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Alzheimer’s Research Key Findings

Alzheimer's Research Key Findings

December 26, 2014

If a senior loved one lives with Alzheimer’s disease, staying up-to-date with the latest research on treatments and preventions is probably important to you. 


Alzheimer's and Dementia Illustration

Recent Alzheimer’s Research Updates

Here are a few of the research trials that seem to hold promise for people living with Alzheimer’s disease or a related form of dementia:

  • Researchers at The University of Melbourne had previously discovered changes in the brain that can show signs of dementia several decades before the first symptoms appear. But these changes could only be identified through expensive imaging procedures. Now they have developed a non-invasive blood test that shows promise of being accurate in diagnosing early onset Alzheimer’s disease. More research will be done on a bigger group of participants over a period of three to five years.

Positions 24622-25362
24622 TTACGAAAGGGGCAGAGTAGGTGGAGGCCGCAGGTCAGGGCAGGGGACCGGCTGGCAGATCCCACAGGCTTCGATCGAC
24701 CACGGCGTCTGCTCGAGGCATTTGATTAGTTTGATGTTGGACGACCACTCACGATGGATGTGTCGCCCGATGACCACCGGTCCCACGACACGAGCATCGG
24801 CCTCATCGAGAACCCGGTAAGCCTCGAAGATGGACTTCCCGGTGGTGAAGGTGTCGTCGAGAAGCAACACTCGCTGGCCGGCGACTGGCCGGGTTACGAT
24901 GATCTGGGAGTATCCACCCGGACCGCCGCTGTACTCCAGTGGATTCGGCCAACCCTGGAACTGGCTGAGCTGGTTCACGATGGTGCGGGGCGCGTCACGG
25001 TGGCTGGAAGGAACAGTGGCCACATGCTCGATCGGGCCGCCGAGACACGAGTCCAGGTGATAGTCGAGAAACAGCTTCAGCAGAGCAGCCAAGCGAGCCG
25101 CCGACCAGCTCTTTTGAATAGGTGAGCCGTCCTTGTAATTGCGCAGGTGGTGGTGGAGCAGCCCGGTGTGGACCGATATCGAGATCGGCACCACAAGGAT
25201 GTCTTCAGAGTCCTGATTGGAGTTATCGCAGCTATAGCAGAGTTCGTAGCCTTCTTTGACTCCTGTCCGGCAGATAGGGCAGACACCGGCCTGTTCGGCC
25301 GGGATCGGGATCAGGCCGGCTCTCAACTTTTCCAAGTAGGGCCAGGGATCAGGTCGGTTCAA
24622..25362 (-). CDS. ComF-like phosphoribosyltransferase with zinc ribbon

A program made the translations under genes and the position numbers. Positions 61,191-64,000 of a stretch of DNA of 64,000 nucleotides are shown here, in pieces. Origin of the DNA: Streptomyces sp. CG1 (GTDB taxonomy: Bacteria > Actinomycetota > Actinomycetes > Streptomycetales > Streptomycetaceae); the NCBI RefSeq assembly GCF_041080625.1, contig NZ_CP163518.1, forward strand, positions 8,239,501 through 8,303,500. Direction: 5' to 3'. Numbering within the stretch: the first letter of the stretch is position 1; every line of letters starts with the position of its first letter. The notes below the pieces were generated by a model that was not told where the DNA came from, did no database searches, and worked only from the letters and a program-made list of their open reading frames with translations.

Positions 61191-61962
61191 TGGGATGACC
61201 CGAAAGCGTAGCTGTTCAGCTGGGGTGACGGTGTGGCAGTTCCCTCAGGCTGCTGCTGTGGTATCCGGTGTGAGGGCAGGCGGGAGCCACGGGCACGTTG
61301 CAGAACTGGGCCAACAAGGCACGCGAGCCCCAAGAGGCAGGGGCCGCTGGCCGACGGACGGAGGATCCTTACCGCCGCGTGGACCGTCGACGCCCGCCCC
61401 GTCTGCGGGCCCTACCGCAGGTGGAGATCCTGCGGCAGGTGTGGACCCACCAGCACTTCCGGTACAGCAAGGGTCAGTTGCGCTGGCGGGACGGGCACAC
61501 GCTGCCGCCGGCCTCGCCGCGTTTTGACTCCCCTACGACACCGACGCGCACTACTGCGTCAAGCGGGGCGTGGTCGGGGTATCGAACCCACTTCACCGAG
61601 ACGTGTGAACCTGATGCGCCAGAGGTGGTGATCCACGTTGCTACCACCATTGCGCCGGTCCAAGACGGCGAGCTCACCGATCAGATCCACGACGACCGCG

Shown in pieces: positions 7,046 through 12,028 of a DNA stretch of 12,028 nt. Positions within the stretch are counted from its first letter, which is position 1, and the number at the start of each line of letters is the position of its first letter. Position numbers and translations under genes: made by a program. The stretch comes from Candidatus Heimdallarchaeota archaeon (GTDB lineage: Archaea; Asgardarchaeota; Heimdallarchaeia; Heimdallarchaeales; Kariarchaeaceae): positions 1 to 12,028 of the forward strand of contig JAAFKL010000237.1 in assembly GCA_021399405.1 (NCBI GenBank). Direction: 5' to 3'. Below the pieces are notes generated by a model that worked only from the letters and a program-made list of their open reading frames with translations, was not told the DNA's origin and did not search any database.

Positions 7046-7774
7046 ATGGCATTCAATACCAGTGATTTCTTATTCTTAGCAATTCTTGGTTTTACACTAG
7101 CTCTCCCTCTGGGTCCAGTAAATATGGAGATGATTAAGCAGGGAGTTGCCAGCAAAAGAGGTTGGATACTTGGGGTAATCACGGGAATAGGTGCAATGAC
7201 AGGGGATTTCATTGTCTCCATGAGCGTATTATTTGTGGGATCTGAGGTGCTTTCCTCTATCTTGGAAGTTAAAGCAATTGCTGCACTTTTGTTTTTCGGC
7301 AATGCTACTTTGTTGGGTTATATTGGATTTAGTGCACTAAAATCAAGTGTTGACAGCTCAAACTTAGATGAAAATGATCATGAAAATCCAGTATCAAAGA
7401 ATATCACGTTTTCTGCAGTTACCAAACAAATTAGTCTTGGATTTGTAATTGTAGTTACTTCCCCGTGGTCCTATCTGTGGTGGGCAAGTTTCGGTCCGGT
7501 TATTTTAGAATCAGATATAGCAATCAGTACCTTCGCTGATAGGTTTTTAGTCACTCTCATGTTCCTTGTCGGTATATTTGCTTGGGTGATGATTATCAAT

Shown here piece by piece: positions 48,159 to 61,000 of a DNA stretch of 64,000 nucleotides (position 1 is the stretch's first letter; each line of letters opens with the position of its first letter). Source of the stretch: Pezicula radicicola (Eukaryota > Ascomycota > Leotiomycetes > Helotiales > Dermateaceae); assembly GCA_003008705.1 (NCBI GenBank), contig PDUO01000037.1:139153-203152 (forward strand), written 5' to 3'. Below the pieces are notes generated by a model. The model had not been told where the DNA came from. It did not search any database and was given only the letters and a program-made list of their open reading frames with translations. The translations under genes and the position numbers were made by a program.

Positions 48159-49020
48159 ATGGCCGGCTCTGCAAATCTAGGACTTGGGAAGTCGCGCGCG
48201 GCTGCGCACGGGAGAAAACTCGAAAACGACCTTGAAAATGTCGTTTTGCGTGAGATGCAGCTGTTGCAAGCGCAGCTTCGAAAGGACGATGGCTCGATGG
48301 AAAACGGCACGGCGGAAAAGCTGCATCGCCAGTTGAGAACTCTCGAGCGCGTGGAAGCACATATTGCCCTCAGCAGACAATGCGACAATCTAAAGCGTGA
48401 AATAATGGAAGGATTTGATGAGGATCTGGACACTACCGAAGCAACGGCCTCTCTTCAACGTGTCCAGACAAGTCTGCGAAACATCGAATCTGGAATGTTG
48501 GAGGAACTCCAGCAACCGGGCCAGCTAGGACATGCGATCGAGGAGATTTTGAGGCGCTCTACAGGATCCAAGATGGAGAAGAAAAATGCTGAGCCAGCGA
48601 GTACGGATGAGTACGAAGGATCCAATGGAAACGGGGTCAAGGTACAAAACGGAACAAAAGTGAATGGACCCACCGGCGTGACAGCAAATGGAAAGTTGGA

• A study conducted in the United Kingdom suggests that medications used to treat Type 2 Diabetes might be able to reverse Alzheimer’s disease and restore cognitive function. Previous studies seemed to indicate that insulin could protect the brain and repair damaged neurons. This study using mice found that daily injections of two different drugs used to treat diabetes over a 10 week period decreased amyloid plaque in participants’ brains. The result was restored memories and an improvement in ability to recognize objects.
  • Personality type may influence whether or not a person develops Alzheimer’s disease. A study published in Neurology conducted on 800 women seemed to show that women who worry too much, have poor coping skills and experience mood swings in mid-life are at higher risk for Alzheimer’s disease.
  • A study published online last month in the Journal of Molecular Neurodegeneration shows that the protein tau, not plaques, might really be the main cause of Alzheimer’s disease. A malfunctioning tau might be what causes neuron death and no plaques as previously believed.


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